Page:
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2015 Pathfinder SL - Tech 4WD
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Found this article that speaks about Top Tier gas:

Top Tier gasoline was developed in 2004 to go beyond the minimum standard for detergent additives to better protect increasingly sophisticated engines from carbon buildup and deposits on the intake valves which can result in a rough idle, acceleration hesitation, knocking/pinging, and reduced fuel economy.

Just went over the 2017 User Manual and there is no recommendation to use Top Tier gasoline.

Would it be wise to use this type of gas and give it a good rev at least once a week to prevent/reduce build up?
 

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I genuinely think there is nothing that can be done to prevent this from happening outside of a design change. I had a 2006 passat that was DI and turbo and they were known for misfires from carbon build up. People tried catch cans, water/meth injection, chemicals, additives, and nothing touches it. The fix was pulling the intake and either scraping off the carbon or media blasting it. I have not seen this on any Nissan yet, but I have definitely seen build up on a Hike that had like 10k miles on it. No running issues at all though.

Companies have come up with shop solutions to help with this that, from what I've seen, all are a media blast set up of some sort.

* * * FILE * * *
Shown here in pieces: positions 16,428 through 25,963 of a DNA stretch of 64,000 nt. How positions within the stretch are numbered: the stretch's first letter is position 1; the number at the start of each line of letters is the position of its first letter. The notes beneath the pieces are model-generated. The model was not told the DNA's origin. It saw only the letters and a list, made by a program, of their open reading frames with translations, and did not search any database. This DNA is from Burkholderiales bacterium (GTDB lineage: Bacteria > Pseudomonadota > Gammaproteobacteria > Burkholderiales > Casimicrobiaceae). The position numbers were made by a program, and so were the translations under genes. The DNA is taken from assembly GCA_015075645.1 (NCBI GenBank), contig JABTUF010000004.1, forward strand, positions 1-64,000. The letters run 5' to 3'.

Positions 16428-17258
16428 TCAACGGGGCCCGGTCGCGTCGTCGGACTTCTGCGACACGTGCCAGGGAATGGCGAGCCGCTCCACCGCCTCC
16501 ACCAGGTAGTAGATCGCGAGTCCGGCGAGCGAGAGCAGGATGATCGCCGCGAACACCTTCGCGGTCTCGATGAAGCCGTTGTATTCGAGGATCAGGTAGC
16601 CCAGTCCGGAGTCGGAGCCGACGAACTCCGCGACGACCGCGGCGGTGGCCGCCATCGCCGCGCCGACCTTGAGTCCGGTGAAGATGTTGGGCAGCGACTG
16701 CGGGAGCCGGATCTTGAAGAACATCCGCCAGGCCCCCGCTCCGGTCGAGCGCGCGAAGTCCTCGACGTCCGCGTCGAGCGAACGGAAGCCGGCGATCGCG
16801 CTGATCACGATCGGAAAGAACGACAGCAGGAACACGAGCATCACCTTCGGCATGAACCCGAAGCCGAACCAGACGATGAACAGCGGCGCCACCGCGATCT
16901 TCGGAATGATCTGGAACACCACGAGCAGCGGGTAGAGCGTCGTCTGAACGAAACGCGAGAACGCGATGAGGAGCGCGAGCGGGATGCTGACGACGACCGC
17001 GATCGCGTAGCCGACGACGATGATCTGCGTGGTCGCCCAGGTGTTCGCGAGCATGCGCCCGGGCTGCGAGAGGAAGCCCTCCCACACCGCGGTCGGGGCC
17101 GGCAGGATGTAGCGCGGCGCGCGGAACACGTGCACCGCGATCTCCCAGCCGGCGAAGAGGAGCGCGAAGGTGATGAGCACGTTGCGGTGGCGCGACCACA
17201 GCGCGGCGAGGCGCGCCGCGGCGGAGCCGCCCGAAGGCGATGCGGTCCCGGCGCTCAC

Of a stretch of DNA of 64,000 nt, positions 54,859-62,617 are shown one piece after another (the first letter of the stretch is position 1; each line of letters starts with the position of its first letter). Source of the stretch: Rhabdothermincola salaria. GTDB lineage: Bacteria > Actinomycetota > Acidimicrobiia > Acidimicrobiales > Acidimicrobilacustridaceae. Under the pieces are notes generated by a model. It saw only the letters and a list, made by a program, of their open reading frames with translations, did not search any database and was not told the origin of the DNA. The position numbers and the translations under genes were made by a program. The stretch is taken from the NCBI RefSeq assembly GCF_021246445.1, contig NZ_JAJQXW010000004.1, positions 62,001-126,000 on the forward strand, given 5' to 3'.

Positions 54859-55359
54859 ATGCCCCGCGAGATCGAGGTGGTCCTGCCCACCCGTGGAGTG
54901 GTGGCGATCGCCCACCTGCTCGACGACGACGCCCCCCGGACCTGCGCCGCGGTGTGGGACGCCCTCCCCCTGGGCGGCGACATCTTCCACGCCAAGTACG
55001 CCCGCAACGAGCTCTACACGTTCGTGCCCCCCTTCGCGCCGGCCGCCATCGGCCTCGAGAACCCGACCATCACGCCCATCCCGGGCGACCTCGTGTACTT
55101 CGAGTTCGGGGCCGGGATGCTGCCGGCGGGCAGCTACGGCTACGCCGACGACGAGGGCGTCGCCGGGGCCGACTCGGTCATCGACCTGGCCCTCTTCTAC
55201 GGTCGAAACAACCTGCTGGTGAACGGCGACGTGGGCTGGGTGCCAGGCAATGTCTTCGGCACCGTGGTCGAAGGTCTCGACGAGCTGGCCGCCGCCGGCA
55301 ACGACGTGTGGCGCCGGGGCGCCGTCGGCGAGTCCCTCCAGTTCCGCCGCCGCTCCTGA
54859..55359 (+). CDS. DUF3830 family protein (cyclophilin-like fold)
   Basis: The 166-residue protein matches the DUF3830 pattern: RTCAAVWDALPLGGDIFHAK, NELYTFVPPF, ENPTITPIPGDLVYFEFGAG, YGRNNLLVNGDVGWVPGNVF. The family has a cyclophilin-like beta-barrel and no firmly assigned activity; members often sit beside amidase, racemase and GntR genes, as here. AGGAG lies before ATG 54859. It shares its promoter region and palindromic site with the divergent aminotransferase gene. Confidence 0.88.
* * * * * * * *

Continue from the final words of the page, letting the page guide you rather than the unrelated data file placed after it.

I can't recall off hand what the fuel rail set up is like on a PF with DI to know how something would be installed. I haven't messed with them much at all, really. I do know that I never recommend any of those induction services myself. My shops have some set up that injects a strong solvent into the intake to do some cleaning. I only have experience with two styles. One connects directly to the valve on the fuel rail, if the car has one, and the chemical actually replaces fuel and runs while it cleans. You know it's done when the car starts sputtering. The other has a spray nozzle with a flexible aluminum tube that you put somewhere in the ducting aiming at the throttle body, after the MAF sensor. It uses shop air to spray a mist out. I hate this style. I'm pretty sure I wrecked an engine at a shop I worked at using one a few years ago. It's hard to tell exactly where the spray is going and can it just pool up. As soon as you start going, WOT or not, the engine can take a big chug all at once. I've read articles where engines have been hydrolocked with this style if there is a tumbler valve in the intake that just collects it and dumps it all at once.

Very reputable professional publications recommend them every 15-20k miles on DI engines, but I just personally haven't seen any evidence that shows that they do much. I believe that they probably clean throttle bodies a bit, since you can watch soot get washed off of them even with cleaner, but that heavy stuff baked on the valves? I don't think so. Dirty throttle body commonly causes p0101 MAF circuit codes.

I'm interested to take a look at a DI next chance I get to see how you might get in there, unless they tapped into the low pressure system and pushed it from there? Maybe there is a kit with a fitting that replaces the pressure sensor to let it in and just runs on a set pressure with that unplugged until you clear the code? I'm not sure.

I think I'd wait until it's time to change the plugs and ask the shop how much more they would charge to clean the valves up while they have the intake off. I'm not sure that carbon in the top of the pistons would be from direct injection. That sounds like more of an oil consumption problem to me. Are you losing oil?